In Winter 2012 two community meetings were held, and a third meeting–a presentation by the hired planner–was held one year later in January 2013. The community meeting notes are available here, and the January 2013 read-out by the planner here. There are no minutes from the planner presentation, nor is there any documentation mapping the community input to the ideas presented by the planner. Later in 2013 a petition was created that garnered about 600 signatures in a couple of weeks, at which point it was presented at a Township Committee meeting. The petition asked that the Township provide conceptual materials (drawings, massing diagrams, perspectives) in addition to written documents. Comments submitted by signers are available here.
There were two key official actions during the 2011-2013: adoption of a report that showed the legal basis for declaring the property in “Need of Rehabilitation”, and adoption of a “Redevelopment Plan”. Both of these documents are available on the township website. The legal basis for these documents was a sluggish sewer near the intersection of Woodland Place and Maplewood Avenue.¹
Township officials often refer to a period of many years–dating back to the late 1990s–since the plan to replace the Post Office was discussed. The events starting in 2011, however, were the first public actions taken and the first ones that were announced publicly.
The planning for the site was motivated by the desire to remove the mail delivery vehicles from the center of the Village and to better utilize the large space (11,000 square foot building foot print). The Postal Service had a 50 year lease that was to be terminated in 2013, and that became the target date for having a plan.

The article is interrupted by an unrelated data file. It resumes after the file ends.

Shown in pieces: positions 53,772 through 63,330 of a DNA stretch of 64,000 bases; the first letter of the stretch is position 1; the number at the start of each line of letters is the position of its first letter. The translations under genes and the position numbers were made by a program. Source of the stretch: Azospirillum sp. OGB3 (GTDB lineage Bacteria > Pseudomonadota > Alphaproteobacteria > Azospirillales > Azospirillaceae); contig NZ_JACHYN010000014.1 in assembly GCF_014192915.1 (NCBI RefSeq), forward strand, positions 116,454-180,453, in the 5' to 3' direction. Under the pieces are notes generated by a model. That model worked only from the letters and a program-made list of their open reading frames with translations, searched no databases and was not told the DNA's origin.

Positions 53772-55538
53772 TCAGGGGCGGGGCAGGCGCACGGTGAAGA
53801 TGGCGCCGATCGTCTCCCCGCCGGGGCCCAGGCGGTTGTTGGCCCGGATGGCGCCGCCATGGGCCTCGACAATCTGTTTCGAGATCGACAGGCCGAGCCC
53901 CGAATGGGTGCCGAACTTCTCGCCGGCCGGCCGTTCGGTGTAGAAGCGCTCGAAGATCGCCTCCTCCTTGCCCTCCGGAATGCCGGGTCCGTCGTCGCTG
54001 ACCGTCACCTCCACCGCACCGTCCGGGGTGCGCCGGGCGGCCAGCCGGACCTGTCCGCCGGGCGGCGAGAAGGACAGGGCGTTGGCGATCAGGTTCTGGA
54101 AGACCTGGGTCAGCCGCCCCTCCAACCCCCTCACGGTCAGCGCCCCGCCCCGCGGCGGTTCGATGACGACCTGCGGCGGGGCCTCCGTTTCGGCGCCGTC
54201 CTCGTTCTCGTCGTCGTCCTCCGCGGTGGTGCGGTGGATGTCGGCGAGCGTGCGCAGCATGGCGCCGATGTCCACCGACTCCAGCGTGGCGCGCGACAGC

At no point during the planning period was the intrinsic commercial (or environmental) value of the building formally evaluated. Despite it being the newest, strongest, largest structure in the Village, the Township forwent evaluation of its potential for interior and exterior upgrades or expansion. No discussion is documented which assessed the long-term pros and cons of demolishing the publicly owned structure and selling the land at the historical center of the Township.
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¹ NJ Local Redevelopment law allows aging and defective infrastructure to be used as a basis of declaring a site in need of rehabilitation. The law, however, allows, does not require, a program of rehabilitation to be undertaken in response to the declaration–in fact, the law only outlines the procedures for re-development–often interpreted to be mean demolition. In addition, the basis for the designation (a sluggish sewer at Highland and Maplewood avenues) is well removed from the Post Office site itself, and has not been considered for repair at this time (the town chose to install a bypass that assures proper sewer service for the new project, but leaves service to existing properties uncertain, and the defect itself unrepaired.